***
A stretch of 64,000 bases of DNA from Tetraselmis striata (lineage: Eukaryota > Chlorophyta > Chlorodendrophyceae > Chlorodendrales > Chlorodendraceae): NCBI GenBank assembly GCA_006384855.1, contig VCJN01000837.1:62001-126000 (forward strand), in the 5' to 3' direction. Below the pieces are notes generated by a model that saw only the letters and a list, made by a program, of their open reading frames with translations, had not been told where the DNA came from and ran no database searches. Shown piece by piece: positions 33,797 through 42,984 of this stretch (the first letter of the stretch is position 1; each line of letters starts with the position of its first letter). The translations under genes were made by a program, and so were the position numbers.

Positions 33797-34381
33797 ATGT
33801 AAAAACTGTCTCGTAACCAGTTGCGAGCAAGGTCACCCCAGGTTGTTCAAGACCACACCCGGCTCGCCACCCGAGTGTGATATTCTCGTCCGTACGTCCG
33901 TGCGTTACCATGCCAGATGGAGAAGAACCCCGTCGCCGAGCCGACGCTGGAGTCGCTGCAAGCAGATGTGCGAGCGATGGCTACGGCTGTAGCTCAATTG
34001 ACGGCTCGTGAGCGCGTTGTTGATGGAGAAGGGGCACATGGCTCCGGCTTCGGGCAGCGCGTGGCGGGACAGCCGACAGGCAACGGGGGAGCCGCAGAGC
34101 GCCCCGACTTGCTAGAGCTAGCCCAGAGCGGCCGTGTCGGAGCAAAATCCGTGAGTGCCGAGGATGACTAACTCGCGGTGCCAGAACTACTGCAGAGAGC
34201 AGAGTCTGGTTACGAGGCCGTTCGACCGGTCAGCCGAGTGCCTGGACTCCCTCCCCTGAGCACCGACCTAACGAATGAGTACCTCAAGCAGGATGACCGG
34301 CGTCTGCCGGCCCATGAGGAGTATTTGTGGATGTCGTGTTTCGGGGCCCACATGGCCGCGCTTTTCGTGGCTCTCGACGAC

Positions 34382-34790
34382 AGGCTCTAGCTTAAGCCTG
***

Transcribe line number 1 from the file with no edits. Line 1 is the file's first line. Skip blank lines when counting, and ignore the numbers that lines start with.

A stretch of 64,000 bases of DNA from Tetraselmis striata (lineage: Eukaryota > Chlorophyta > Chlorodendrophyceae > Chlorodendrales > Chlorodendraceae): NCBI GenBank assembly GCA_006384855.1, contig VCJN01000837.1:62001-126000 (forward strand), in the 5' to 3' direction. Below the pieces are notes generated by a model that saw only the letters and a list, made by a program, of their open reading frames with translations, had not been told where the DNA came from and ran no database searches. Shown piece by piece: positions 33,797 through 42,984 of this stretch (the first letter of the stretch is position 1; each line of letters starts with the position of its first letter). The translations under genes were made by a program, and so were the position numbers.